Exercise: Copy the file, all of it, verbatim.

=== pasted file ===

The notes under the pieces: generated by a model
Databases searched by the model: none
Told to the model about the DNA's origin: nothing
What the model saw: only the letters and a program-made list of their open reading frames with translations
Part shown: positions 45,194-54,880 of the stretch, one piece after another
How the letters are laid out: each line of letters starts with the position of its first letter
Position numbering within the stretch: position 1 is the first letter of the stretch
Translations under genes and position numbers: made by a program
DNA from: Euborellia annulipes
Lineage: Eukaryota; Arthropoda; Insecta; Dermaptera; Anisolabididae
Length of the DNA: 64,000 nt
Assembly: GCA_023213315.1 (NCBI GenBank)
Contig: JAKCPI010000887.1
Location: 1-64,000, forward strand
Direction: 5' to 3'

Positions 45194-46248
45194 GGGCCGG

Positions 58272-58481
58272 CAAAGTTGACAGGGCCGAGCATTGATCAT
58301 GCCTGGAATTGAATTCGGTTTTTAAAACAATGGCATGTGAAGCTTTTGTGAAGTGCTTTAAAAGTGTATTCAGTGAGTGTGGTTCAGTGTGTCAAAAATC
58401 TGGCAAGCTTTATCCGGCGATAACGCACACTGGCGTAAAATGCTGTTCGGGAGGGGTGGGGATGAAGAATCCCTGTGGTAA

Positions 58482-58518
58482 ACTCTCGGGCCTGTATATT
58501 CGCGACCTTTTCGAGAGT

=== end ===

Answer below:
The notes under the pieces: generated by a model
Databases searched by the model: none
Told to the model about the DNA's origin: nothing
What the model saw: only the letters and a program-made list of their open reading frames with translations
Part shown: positions 45,194-54,880 of the stretch, one piece after another
How the letters are laid out: each line of letters starts with the position of its first letter
Position numbering within the stretch: position 1 is the first letter of the stretch
Translations under genes and position numbers: made by a program
DNA from: Euborellia annulipes
Lineage: Eukaryota; Arthropoda; Insecta; Dermaptera; Anisolabididae
Length of the DNA: 64,000 nt
Assembly: GCA_023213315.1 (NCBI GenBank)
Contig: JAKCPI010000887.1
Location: 1-64,000, forward strand
Direction: 5' to 3'

Positions 45194-46248
45194 GGGCCGG

Positions 58272-58481
58272 CAAAGTTGACAGGGCCGAGCATTGATCAT
58301 GCCTGGAATTGAATTCGGTTTTTAAAACAATGGCATGTGAAGCTTTTGTGAAGTGCTTTAAAAGTGTATTCAGTGAGTGTGGTTCAGTGTGTCAAAAATC
58401 TGGCAAGCTTTATCCGGCGATAACGCACACTGGCGTAAAATGCTGTTCGGGAGGGGTGGGGATGAAGAATCCCTGTGGTAA

Positions 58482-58518
58482 ACTCTCGGGCCTGTATATT
58501 CGCGACCTTTTCGAGAGT